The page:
NBC4: ‘Horrendous:’ College students among Ohio problem gambling spike since sports betting legalization

By Eric Halperin, NBC4

About six months into legal sports betting in Ohio, those who help people struggling with gambling addiction are seeing an increased need for their services.

The most recent numbers from the Problem Gambling Network of Ohio (PGNO) show the Ohio Problem Gambling Helpline received 754 contacts in May; this is in comparison to 523 last May, when legal sports betting was not live.

“We knew there would be an increased demand on services, and even though we knew that, we’re still kind of astounded at what that increase looks like, but we are continuing to work diligently to make sure help truly is available to all Ohioans,” Derek Longmeier, executive director of PGNO, said.

While calls are down from their highest points, which were in the first three months of the year, he said they are still higher than at any point last year.

“We know that demand for services has increased, and we know that by calls to the Ohio problem gambling helpline,” Longmeier said. “We saw a big spike at January when sports betting launched. That’s curtailed a little bit, but the numbers are still much higher than they were pre-sports betting.”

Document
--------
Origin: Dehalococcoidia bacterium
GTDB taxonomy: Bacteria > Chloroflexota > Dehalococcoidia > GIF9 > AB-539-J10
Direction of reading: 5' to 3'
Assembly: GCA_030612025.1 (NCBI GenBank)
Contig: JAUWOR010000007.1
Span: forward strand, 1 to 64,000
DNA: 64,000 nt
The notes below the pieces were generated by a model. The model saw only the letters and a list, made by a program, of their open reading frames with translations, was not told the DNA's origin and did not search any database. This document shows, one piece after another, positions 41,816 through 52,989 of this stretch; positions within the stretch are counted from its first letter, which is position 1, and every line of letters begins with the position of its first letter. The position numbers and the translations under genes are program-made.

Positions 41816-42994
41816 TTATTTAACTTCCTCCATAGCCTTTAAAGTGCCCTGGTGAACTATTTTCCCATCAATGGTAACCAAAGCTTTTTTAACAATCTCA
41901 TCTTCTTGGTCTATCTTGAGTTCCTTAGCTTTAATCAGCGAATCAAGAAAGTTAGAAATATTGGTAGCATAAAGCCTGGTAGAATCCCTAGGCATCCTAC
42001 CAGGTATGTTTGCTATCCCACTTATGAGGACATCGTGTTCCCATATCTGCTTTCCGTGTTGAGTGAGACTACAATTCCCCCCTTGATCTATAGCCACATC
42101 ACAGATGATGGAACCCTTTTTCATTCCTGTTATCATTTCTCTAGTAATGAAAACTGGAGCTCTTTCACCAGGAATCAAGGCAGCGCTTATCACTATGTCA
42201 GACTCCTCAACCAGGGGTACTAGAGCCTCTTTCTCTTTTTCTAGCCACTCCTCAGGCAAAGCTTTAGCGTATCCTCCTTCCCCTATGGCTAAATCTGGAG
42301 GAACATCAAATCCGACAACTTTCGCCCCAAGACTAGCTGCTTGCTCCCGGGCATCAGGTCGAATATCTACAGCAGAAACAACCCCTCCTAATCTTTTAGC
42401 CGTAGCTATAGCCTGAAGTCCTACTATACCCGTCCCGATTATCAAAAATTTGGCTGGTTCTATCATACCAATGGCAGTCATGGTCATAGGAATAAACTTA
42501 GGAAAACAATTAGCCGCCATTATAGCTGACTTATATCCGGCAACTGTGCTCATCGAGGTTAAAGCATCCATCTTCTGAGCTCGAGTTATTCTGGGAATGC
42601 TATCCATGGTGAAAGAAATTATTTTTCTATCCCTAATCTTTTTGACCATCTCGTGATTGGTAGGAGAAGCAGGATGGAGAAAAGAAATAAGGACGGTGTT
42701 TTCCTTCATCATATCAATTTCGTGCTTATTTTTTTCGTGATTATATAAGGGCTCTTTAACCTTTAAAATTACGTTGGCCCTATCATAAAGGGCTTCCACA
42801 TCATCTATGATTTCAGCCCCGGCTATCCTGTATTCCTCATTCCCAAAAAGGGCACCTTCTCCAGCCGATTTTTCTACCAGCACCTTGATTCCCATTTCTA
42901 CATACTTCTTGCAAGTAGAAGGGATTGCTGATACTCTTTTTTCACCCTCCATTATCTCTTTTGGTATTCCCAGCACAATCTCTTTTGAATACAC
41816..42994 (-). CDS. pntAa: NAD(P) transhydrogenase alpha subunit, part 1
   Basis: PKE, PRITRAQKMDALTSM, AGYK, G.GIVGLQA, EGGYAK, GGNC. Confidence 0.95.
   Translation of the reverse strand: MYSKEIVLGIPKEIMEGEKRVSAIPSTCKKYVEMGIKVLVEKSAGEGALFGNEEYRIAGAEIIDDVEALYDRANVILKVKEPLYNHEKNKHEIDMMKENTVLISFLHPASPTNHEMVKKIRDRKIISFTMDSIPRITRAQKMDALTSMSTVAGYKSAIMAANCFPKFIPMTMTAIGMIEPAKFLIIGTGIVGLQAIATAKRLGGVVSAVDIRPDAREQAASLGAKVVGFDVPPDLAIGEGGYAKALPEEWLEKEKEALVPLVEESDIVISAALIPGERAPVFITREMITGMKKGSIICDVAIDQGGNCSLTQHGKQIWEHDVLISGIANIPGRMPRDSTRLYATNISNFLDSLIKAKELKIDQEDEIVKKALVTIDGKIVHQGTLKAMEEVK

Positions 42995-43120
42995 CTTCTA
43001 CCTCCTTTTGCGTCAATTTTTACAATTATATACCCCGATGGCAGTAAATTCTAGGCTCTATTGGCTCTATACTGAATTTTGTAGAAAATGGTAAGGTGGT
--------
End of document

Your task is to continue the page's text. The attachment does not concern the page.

He also said the network has noticed overall, people are not waiting as long to call about a problem. Longmeier said another difference this year has been that they’ve had more younger people reaching out for help. That’s something Bruce Jones, administrative coordinator for Gambling Intervention Program at Maryhaven, has noticed too.

“I’m seeing a lot more people and the stories I hear are just horrendous,” Jones said. “The thing is a lot of them are young. College students. They’ve blown through their college money. So they’re having to get a job now, in order to be able to have extra money for food and whatnot.”

He said his caseload has tripled since January, with the majority of the new cases being people having addiction issues related to sports betting.

“Devastation,” Jones said. “With a gambler, sports betting or any gambler, they start chasing their losses. So they might be up on some of their sports bets and then lose, and then try to catch up and it just progresses. A destructive spiral out of control and because a lot of the times their family members or their spouses, they don’t know the extent of the gambling, only the gambler knows. So by the time they come for help, there’s a lot of damage done.”

Jones said part of the problem is how accessible sports betting is.

“I think it all looked good on paper when they decided to legalize the sports betting, but now that it’s here, I think we’ll see a lot more unfortunately negative pieces to the sports betting,” he said.

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